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Saturday, 13 December 2014

Edward VI of England

Edward VI was the son of Henry VIII of England and Jane Seymour. The birth of Edward on October 12, 1537 was difficult, and his mother died 12 days after his entry into this world.

Prince Edward in 1539, by Hans Holbein the Younger

He became king when Henry VIII died on January 28, 1547. The first Protestant ruler of the age of 9, because he was so young, the realm was governed by a Regency Council.

Edward VI was crowned at Westminster Abbey on February 20, 1547.  As Edward was only nine years old at the time, the coronation ceremony was reduced from 12 to 7 hours long. The boy king’s golden throne also had to be boosted with two cushions.

At the coronation service, Archbishop Cranmer affirmed the royal supremacy and called Edward a second Josiah, urging him to continue the reformation of the Church of England, "the tyranny of the Bishops of Rome banished from your subjects, and images removed."

Edward as Prince of Wales, 1546. 

Edward VI  had two regents. For the first two-and-a-half years of his reign, the boy king's uncle, Edward Seymour, Duke of Somerset,  was Lord Protector and advised and guided Edward. Somerset was replaced by John Dudley, Duke of Northumberland.

Henry VIII had allowed Edward to be educated by convinced Protestant tutors in sympathy to his sixth wife, Catherine Parr's Protestant inclinations. As a result the boy king was a staunch Protestant.

King Edward, was said to have read twelve chapters of scripture daily and enjoyed sermons, and was commemorated by John Foxe as a "godly imp."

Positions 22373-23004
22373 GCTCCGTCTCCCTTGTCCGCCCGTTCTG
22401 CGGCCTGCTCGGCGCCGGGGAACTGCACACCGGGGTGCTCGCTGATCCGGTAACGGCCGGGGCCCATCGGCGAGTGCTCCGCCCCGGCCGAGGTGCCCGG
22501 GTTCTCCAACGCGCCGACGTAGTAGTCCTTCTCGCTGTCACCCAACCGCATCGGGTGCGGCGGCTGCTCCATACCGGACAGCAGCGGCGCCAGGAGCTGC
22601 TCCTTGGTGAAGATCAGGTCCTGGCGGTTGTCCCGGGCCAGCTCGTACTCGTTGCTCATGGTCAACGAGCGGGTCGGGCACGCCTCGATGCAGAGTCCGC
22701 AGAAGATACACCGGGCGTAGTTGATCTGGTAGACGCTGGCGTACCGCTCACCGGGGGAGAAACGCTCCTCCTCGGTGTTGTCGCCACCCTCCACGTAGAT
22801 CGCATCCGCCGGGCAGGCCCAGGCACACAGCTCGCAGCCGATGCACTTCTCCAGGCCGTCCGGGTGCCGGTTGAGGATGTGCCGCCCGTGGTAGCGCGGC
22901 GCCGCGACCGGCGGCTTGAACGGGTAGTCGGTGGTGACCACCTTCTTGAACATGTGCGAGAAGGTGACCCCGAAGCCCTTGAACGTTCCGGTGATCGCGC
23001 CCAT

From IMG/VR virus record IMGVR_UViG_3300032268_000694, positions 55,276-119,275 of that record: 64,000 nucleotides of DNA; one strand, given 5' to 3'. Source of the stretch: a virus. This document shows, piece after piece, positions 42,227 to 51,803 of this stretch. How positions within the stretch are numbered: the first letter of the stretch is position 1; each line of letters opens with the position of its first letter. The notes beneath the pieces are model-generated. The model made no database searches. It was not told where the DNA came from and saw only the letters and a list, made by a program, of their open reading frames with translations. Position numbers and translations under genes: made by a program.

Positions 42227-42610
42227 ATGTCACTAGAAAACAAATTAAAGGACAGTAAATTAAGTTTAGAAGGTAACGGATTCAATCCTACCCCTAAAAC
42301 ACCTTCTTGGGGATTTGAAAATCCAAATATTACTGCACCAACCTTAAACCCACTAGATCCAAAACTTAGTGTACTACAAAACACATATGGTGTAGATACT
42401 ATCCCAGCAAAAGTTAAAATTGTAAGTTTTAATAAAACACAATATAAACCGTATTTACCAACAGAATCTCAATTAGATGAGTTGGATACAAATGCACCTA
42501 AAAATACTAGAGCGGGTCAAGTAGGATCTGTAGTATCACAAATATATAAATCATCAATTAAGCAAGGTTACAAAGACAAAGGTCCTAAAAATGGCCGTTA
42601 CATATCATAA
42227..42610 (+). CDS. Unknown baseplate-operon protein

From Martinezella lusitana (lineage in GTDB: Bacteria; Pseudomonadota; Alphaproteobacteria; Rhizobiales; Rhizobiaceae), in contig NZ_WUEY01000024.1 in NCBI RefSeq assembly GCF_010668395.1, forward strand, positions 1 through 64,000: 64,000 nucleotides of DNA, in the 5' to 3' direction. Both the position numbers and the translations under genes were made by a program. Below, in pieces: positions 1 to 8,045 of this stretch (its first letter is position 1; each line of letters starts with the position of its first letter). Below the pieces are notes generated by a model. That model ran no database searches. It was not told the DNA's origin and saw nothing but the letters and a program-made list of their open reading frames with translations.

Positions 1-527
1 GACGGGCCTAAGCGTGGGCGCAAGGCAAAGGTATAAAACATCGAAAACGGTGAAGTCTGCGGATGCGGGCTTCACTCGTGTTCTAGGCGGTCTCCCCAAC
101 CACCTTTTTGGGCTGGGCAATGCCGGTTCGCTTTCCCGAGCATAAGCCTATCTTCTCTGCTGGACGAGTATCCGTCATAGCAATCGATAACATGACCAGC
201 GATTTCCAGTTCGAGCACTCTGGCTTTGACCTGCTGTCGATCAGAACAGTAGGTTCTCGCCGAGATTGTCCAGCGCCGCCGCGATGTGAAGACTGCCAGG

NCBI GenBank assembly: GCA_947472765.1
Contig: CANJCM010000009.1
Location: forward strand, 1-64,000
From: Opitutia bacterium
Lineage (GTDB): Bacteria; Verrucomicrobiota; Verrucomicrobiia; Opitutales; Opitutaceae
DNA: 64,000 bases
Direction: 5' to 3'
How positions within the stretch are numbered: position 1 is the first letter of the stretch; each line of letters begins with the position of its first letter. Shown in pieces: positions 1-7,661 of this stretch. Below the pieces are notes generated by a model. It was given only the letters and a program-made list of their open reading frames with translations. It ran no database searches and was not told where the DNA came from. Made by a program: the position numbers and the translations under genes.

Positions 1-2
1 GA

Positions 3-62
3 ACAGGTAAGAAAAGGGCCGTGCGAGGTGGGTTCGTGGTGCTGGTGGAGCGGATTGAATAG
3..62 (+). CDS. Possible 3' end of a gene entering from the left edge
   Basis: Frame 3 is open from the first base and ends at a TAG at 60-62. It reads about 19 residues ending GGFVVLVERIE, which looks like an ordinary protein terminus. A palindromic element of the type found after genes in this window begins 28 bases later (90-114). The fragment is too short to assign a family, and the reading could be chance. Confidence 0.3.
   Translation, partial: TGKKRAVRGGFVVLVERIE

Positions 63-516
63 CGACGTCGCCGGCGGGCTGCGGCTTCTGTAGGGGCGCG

Edward's reign is mainly remembered for the changes made to the Church of England while he was king. His Archbishop, Thomas Cranmer, wrote the Book of Common Prayer in English rather than Latin, so the. common person could now understand what was being said. They were intended to be the basis for worship throughout the Anglican Church.

Edward's Act of Uniformity enforced the use of the Book of Common Prayer and outlawed the Mass. Priests did not have to dress in the bright clothing associated with the Catholic Church and they were also allowed to marry.

Edward had a long pointed face with fine features, dark eyes and a small full mouth.

Edward VI forbade the cult of saints and destroyed images and idols in churches. Under his rule the English Reformation blossomed.

Edward had never been a healthy boy and he died on July 6, 1553 of tuberculosis when he was 15 and a half years old.

After the death of Edward VI, the powerful Duke of Northumberland plotted to exclude the rightful successor to the throne, the king’s Catholic sister Mary. Edward's cousin the devout 15-year-old Protestant Lady Jane Grey was installed instead but she was executed nine days later.

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